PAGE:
LaborPress

Share on facebook
Share on twitter
Share on google
Share on pinterest
Share on linkedin

Teamsters Rally in Queens After UPS Cans 10 – Including Pregnant Women

“Two of them are pregnant. One of them is a father; he has a special needs child. Others had other jobs to go to because they can’t live on the $15 an hour that UPS pays them.” — Teamsters Local 804 President Vincent Perrone.

New York, NY – Teamsters Local 804, the union that represents UPS workers in the Big Apple, rallied on Thursday morning, April 22, outside the business’ Customer Center in Springfield Gardens to support 10 of its members, part-time workers who were unceremoniously fired last week.

Additional workers were told that they were suspended. One of them, a pregnant woman who’s worked the last two years for UPS and preferred to remain anonymous, told LaborPress that she and her sister, also pregnant, found out about their suspensions on April 14, when they tried to check their digital timecards.

“[Me and my sister] were supposedly not let go, but suspended,” the pregnant worker said. “We do not know what is going on. It’s upsetting. We looked on our time cards and it just said, ‘suspended.'”

According to Vincent Perrone, president of Teamsters Local 804, part-time workers are only obligated to work five-hours. Those let go chose not to work overtime because of mitigating circumstances. 

“Two of them are pregnant,” said Perrone. “One of them is a father; he has a special needs child. Others had other jobs to go to because they can’t live on the $15 an hour that UPS pays them. They get up at one or two-in-the-morning to load packages. They are essential workers and UPS is treating them as expendable workers.”  

The suspended worker who spoke to LaborPress is seven-and-a-half months pregnant, and worked as a pre-loader at Small Sort, the UPS division where workers organize small packages.

“We are assuming it’s because of leaving after our fifth-hour,” she continued. “It makes no sense. We have been doing the same thing for months. So, this makes no sense.”

“How dare you threaten 10 workers. This is a union town and this is a union city. We want justice right now for those workers. I don’t give a damn about your packages.” — NYC Comptroller Scott Stringer.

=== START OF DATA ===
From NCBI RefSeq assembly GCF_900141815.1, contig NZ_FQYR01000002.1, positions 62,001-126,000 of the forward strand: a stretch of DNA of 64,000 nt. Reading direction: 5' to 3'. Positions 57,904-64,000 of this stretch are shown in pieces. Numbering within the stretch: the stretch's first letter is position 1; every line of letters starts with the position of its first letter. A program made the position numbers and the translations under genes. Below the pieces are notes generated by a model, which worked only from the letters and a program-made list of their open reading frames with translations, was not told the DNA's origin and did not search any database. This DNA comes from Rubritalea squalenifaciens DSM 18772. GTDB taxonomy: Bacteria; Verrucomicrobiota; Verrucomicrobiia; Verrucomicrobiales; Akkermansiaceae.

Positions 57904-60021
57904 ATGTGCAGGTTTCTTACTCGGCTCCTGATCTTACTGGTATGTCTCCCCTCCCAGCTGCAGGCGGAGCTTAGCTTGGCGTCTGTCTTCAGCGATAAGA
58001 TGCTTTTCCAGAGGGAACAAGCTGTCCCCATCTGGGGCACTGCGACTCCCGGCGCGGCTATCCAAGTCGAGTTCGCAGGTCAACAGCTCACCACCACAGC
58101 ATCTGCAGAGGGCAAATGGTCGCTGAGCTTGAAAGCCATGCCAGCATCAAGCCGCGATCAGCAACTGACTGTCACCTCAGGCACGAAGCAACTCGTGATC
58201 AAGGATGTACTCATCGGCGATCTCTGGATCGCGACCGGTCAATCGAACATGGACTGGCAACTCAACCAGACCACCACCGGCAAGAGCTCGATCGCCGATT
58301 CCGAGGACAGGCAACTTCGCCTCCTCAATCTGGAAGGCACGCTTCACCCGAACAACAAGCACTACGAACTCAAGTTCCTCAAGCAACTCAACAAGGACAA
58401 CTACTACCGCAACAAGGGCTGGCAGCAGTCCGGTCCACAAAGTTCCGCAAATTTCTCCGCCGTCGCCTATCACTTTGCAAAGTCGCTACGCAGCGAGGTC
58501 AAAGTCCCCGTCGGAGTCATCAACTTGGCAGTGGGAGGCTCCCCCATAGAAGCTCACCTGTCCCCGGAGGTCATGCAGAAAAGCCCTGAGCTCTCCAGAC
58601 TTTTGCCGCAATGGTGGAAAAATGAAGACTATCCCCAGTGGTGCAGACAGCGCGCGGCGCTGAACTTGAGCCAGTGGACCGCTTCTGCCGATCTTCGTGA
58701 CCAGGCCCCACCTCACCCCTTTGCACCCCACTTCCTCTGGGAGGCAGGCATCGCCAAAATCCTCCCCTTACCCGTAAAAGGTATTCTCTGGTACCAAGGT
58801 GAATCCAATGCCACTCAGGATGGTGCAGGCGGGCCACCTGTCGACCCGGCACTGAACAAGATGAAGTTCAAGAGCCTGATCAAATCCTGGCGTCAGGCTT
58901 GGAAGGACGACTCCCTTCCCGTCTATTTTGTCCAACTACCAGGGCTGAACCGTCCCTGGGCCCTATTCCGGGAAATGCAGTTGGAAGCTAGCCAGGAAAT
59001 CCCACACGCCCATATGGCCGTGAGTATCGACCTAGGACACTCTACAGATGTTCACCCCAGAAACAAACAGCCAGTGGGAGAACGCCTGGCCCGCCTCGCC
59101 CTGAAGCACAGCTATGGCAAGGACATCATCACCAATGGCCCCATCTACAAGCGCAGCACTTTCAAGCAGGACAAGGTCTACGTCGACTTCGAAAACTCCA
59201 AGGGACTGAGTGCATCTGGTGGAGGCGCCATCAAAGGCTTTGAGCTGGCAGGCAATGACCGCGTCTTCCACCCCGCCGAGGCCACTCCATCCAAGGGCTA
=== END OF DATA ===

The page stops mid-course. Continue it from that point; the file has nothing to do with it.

Queens resident Jamiya Sinclair, 27, is also pregnant and works at Small Sort. Previously, she worked loading trucks, but was assigned a less taxing position at Small Sort after proving her pregnancy. Sinclair believes that had she not lost her other job — and only worked her regular hours without overtime at UPS — she, too, would have been fired.

According to Sinclair, after getting the new position, UPS started asking workers to take on additional hours because it is short staffed.

“Next week I’ll be five-months,” said Sinclair. “I used to love it here. They are making it difficult because of the short staff, but I’m getting more and more tired since I’m pregnant. It’s not the same. They have let go a few people and then they threatened a few of us with being fired if we leave after our five-hours, which is in our right.”

The workers get overtime pay automatically, but do not receive pay for time-and-a-half or for coming early to work when asked, according to Sinclair.

“That could have been me,” Sinclair added, referring to her pregnant colleagues. “I have to stay a little longer, not the full-time, but up until my limit…we are being overworked since the pandemic.”

NYC Comptroller and mayoral candidate Scott Stringer blasted UPS at this week’s rally.

“How dare you threaten 10 workers,” said Stringer. “This is a union town and this is a union city. We want justice right now for those workers. I don’t give a damn about your packages.” 

Neither does Linda Guillebeaux, who chanted “people over packages.”

“I was the first woman to work on the line at UPS,” said Guillebeaux, who worked at the business in the 1970s and 1980s as a package handler. “They were dirty then, and they are dirty now.” 

Guillebeaux earned just $10 an hour working part-time for UPS back then — a time when the company initially didn’t even have proper bathroom facilities for women.

“They kept me as a test case,” said Guillebeaux, who spent a decade working for UPS.

According to Perrone, UPS failed to extend due process or a hearing to the workers who were let go.

“We are still awaiting a hearing for the second five and the company won’t budge,” Perrone said. “They hide behind their gold and brown shield. They have been making billions during the pandemic. Their stock went up during a global pandemic and these essential workers that were here every day were fired. They delivered packages to people working from home. They are treated unfairly. They are our local brothers and sisters in Teamsters 804. We are going to do whatever it takes to get them back to work.”

 

Share on facebook
Share on twitter
Share on google
Share on pinterest
Share on linkedin

YOU MAY ALSO LIKE

Leave a Comment

Your email address will not be published. Required fields are marked *

This site uses Akismet to reduce spam. Learn how your comment data is processed.

Join Our Newsletter Today